Who Is the 2020 Travel Agent? [+Infographic]
Reports from Host Agency Reviews’ 2020 Travel Agent Income Survey are steadily landing on our blog.
Here in part 3 of our findings, we’ll explore the dynamic demographic composition of the travel agents.
What makes this report unique? In this report, we’ll look at every kind of travel agent under the sun. Newbies and seasoned pros. Employees and independent contractors. Hosted agents and franchisees. Hobbyists and careerists. We’re casting a wide net!
Our 2020 survey responses enabled us to break down our data by different travel agent categories. Here we’ll offer a side-by-side comparison of travel agent demographics among four travel agent categories: hosted agents, independently accredited agents, franchisees, and employees. (Read on for our definitions)
A close examination of the travel agent industry will offer trends and insights on who they are, how they operate their travel businesses, what they’re selling, and more. It will also explore how issues of race, gender, age, regionality (and more) shake out in the travel industry.
(Psst! In depth reports like this one are only possible with high participation rates! Sign up below and make sure you're included in future surveys.)
Who Is the Travel Agent in 2020? [Infographic]
This infographic below provides you with a roadmap for the rest of this report! (But be sure to read our report for a full view of the data)
What Type of Travel Agents Took Our Survey?
771 travel agents are included in our demographic report. The report looks at four different travel agent categories, defined below:
Below the graph indicates the distribution from each of the four travel agent categories (plus combinations):
No surprise here: The majority of travel agents who took our survey were hosted, 61%. However, we received a strong response from independent, employed, and franchisee agents as well.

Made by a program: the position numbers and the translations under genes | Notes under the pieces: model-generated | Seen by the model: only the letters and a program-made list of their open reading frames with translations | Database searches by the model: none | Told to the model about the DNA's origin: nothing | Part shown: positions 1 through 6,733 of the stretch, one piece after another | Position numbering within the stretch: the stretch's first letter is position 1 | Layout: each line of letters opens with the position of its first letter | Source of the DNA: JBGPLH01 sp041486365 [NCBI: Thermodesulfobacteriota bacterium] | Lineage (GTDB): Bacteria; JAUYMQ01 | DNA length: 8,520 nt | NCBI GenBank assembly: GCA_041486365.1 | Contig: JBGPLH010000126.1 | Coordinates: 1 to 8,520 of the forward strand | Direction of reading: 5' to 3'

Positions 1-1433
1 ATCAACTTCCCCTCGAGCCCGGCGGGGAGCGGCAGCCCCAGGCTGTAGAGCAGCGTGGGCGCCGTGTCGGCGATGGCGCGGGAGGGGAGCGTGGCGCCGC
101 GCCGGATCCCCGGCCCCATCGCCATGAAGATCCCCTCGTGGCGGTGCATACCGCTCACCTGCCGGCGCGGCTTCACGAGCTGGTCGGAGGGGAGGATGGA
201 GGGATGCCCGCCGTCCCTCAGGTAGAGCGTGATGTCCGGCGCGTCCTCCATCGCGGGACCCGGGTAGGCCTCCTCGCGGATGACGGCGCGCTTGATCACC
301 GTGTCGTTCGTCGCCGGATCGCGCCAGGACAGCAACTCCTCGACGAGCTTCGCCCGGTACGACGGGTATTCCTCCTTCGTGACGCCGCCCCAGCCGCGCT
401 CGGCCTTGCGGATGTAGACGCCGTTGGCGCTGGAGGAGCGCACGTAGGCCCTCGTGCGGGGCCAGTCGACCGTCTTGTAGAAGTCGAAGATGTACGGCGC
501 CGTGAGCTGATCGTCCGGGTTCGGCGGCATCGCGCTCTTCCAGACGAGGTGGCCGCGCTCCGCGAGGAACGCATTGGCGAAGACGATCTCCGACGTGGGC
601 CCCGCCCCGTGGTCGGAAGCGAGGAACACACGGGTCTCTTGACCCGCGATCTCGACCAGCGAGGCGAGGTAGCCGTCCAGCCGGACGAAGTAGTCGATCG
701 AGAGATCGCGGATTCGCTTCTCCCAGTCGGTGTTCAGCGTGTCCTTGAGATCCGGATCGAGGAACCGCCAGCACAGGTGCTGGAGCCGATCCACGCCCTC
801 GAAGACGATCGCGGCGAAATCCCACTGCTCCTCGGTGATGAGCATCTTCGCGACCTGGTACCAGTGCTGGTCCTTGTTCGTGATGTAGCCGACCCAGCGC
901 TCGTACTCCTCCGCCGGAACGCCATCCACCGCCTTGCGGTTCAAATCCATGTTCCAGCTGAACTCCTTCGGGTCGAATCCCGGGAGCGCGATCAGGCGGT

Median Age by Travel Agent Category
The median age among all our respondents was 55 years. Below you can read how it varies by travel agent category:
Franchisees and independent agents reported the highest median age (59), with hosted agents registering the youngest median age of the categories (54).
A GENERATIONAL BREAKDOWN
Looking at generational breakdown offers a clearer picture of age diversity within the industry. In 2019, Boomers (46%) and Gen Xers (38%) had overwhelming representation in the travel agent industry.
When looking at the industry overall (every category of travel agents) here’s the breakdown:
Below we’ll take a look at the different travel agent categories and their respective generational breakdown:
With one exception, Baby Boomers had the highest representation in each category. (The exception was hosted agents, where a higher percentage were GenXers.)
Race & Ethnicity by Travel Agent Categories
Overall, 79% of agents who took our survey were White/Caucasian, 10% identified as Black/African American, and 4% identified as multiracial. Two ethnic/racial categories registered a 2% response rate: Asian American, and Hispanic/Latinx/Spanish.1Three categories registered below 1%: American Indian or Alaskan Native (.7%); Native Hawaiian or Pacific Islander (.5%); and Middle Eastern/North African (.1%).